Haworthia bayeri is a stemless leaf succulent barely protruding above ground level when not in flower. The species does not branch much from offsets. One of the cultivated plants in picture has been treated so well that it has managed a clump of three rosettes already. The average plant is thought to last for more than a decade.
The inflorescence of H. bayeri is a raceme of about 7 cm on a long stalk, the inflorescence 28 cm tall in all. Sterile and floral bracts, membranous but soon becoming papery are present, but more importantly about 15 spirally arranged flowers and buds. Only one or two of them will be open at a time.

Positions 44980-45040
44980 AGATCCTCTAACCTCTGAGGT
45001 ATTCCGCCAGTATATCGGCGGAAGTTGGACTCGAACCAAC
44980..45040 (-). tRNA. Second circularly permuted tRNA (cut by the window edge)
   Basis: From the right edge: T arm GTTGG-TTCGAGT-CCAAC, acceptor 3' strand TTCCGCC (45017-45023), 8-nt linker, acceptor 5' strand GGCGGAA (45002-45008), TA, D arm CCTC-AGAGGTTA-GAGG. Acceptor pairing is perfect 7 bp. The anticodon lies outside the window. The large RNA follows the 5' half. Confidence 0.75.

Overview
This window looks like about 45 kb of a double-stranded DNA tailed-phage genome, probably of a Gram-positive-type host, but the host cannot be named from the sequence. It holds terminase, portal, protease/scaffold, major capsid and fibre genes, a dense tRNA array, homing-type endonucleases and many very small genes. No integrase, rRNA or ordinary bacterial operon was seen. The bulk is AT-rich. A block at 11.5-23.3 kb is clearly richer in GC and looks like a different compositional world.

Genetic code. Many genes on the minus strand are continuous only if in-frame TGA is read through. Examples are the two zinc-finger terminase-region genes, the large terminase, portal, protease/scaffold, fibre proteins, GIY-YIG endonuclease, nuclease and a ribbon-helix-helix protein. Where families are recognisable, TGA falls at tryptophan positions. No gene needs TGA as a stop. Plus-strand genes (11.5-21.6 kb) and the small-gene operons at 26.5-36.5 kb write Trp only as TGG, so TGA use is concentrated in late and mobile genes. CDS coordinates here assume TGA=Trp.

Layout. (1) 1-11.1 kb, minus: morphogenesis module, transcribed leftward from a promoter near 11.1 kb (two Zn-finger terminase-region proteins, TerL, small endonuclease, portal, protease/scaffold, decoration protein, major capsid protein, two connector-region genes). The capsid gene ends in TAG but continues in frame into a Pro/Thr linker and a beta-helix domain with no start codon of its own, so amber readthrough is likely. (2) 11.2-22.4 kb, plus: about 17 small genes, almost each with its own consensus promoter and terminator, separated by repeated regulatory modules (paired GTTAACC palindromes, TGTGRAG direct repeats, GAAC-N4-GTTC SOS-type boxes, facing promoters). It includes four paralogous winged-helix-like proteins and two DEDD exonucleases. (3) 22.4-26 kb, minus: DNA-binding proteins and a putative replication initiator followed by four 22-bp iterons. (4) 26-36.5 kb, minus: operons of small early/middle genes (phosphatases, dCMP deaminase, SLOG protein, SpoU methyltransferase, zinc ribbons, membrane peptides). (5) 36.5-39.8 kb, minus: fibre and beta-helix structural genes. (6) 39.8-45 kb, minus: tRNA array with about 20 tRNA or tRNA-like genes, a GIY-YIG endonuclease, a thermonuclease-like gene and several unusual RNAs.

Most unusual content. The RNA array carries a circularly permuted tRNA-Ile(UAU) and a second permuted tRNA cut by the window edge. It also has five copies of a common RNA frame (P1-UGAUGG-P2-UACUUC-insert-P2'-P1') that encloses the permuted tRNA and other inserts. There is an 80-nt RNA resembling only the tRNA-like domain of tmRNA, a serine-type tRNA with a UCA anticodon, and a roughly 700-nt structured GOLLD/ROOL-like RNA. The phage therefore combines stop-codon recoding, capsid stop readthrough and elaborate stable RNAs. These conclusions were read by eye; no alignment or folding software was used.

The perianths or flower tubes are dull white with brown keels to the individual segments. Each funnel-shaped perianth becomes about 14 mm long.
The species distribution in the Little Karoo straddles the border between the Western and Eastern Cape, continuing northeast to around Willowmore. The plant grows in gravelly loam soils that is hard and firm, usually in shade of veld where shrubs and small trees like guarri, asbos and sandolien would grow.
The species is endangered early in the twenty first century, due to habitat destruction from farming, but also from succulent collection (Scott, 1985; Vlok and Schutte-Vlok, 2010; www.redlist.sanbi.org).